Dr Penelope Schoeffel, Centre for Sāmoan Studies, National University of Sāmoa.
This remarkable book documents, in words and illustrations, Sāmoan participation in the traveling ethnic shows that were popular in Germany in the two decades prior to the First World War. These shows featured indigenous people performing dances and other exotic “customary” performances from North America, Africa, Asia and the Pacific Islands, in Zoos around Germany. Among these, the Sāmoan shows were particularly popular due to the seductive charms of Polynesian women and the lure of the South Seas in the imaginations of many Germans. The pioneering entrepreneurs who masterminded many of these travelling shows were the brothers Fritz and Carl Marquardt. Fritz established his connections in Sāmoa when he was a minor official in the Apia Municipality, a political entity established by the governments of Britain, German and the United States in the late 19th Century to protect the interests of their expatriate citizens in Sāmoa. This preceded the colonial partition of Sāmoa in 1899 and the establishment of a German administration in the western islands of Sāmoa, and an American naval administration in eastern Sāmoa.
The book is prefaced by ‘words of welcome by Sāmoa’s Head of State, His Highness Tui Atua Tupua Tamasese Efi, and by His Royal Highness Franz Duke of Bavaria (the book was produced by the Museum Funf Kontinente [Museum of Five Continents] in Munich, Bavaria). It comprises an introduction and eleven illustrated essays. To contextualise the book Galumalemana A. Hunkin provides an overview of Sāmoan culture, and Peter Hempenstall an overview of “Germany’s Pacific Pearl”. The latter provides an excellent historical summary of Germany’s presence in Sāmoa and it’s economic and colonial ambiritions. Hilke Thode-Arora, who also edited the collection, contributes seven of these essays, explaining the phenomenon of ethnic shows in Europe, and the history of the German “traders in ethnographica”.
More analytically, Thode-Arora explores German fantasies about Sāmoa, including arresting cartoons images of conquest, depicting a large white business man (Germany) rapturously clasping (or being clasped by) a dusky island maiden representing Sāmoa. The photographs and posters advertising the shows portray handsome warriors, but more frequently beautiful young women, and a languorous Sina with her eel, affirming the sexualisation of Sāmoa in the German mind. The programmes for the shows promised, “forty lovely girls … scantily dressed in short costumes” (p.103).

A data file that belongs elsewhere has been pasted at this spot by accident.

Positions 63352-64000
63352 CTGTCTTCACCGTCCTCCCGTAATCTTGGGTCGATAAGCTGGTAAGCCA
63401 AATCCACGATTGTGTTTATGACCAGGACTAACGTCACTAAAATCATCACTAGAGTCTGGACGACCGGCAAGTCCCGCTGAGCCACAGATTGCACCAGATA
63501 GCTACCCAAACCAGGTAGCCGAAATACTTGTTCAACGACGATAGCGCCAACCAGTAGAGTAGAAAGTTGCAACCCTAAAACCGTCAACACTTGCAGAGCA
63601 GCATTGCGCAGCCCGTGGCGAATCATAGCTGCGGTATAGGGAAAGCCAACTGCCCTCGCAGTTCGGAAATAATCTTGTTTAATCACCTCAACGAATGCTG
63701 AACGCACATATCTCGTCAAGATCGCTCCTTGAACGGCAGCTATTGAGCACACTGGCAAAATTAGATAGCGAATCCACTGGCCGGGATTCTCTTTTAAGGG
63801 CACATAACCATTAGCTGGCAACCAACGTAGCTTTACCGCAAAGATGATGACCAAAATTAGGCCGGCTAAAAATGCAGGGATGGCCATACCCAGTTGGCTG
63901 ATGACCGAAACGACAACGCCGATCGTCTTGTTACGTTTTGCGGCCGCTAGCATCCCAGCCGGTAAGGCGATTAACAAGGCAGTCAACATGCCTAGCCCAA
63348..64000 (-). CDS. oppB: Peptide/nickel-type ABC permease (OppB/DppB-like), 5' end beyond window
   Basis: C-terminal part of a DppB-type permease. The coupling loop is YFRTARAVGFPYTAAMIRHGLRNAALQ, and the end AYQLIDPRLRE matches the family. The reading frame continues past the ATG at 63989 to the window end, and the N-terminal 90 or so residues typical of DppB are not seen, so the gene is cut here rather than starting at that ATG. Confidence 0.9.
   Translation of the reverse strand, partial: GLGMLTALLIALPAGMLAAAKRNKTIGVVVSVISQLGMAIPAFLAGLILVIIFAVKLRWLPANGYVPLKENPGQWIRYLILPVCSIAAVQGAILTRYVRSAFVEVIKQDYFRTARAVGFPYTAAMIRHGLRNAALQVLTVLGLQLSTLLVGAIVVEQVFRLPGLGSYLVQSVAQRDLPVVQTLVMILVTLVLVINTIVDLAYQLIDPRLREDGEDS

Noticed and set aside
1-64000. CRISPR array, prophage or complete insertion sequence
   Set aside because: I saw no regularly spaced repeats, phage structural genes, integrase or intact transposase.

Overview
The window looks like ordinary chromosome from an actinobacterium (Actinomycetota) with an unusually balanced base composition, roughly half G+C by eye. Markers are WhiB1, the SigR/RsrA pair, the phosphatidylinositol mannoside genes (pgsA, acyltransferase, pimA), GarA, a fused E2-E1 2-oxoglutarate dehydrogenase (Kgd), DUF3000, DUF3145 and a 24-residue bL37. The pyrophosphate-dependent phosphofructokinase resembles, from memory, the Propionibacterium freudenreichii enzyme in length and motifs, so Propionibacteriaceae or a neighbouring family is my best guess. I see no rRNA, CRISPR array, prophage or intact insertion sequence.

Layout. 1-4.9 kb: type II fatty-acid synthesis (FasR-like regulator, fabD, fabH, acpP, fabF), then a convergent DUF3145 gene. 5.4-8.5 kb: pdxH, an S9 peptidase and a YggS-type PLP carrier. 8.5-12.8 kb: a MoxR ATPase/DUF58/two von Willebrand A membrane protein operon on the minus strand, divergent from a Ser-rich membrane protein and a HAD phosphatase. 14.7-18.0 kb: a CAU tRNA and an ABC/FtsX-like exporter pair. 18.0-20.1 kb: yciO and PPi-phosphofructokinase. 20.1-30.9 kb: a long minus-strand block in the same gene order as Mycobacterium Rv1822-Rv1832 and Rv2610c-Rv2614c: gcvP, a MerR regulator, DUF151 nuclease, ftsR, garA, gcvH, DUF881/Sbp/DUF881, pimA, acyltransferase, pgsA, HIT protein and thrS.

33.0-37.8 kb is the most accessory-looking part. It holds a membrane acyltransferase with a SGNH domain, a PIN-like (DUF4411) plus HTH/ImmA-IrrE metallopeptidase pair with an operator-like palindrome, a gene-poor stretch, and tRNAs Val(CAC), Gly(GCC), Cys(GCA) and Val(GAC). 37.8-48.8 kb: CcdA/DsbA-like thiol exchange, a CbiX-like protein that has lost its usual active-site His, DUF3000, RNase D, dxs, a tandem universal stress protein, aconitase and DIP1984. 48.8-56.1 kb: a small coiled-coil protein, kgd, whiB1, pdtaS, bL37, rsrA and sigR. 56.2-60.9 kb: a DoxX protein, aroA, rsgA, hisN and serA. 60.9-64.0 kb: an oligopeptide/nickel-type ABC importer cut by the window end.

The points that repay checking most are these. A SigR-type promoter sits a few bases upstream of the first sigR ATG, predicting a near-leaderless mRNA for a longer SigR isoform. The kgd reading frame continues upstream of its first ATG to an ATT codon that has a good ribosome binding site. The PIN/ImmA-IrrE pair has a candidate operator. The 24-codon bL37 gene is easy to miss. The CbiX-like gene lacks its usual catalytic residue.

Sāmoa became officially German in 1900 and the German Colonial Society applied pressure to ban the recruiting of people from German colonies for ethnic shows. The Sāmoa show that travelled Germany in the years 1900-1900 managed to avoid the ban with the justification that it served diplomatic and economic ends, rather than mere entertainment. It was partly organised and led by high-ranking Sāmoans including Te’o Tuvale and Tamasese Lealofi I. On this tour it was unclear as to whether Tamasese was there to be exhibited (he was advertised as an attraction in posters for the show), or whether he was there for diplomatic purposes to meet the Kaiser and other high-ranking Germans (which he did).
Although with historical hindsight and from a contemporary perspective these shows may seem vulgar and exploitative, it also seems unlikely that the Sāmoan participants saw them this way. Although there were many hardships involved in the tours, it is more likely that Sāmoans saw them as great adventures, as gestures of friendship, and following 1900, as affirmations of their new status as Pacific Island Germans. Hilke Thode-Arora made considerable efforts to locate the relatives to learn more about the lives those who toured. The book concludes with an interview with the New Zealand-Sāmoan artist Michael Tuffery discussing his Siamani-Sāmoa art exhibition, which was shown in Munich in 2014 in conjunction with the From Sāmoa with Love? Sāmoan Ethnic Shows in the German Empire exhibition at the Museum of Five Continents.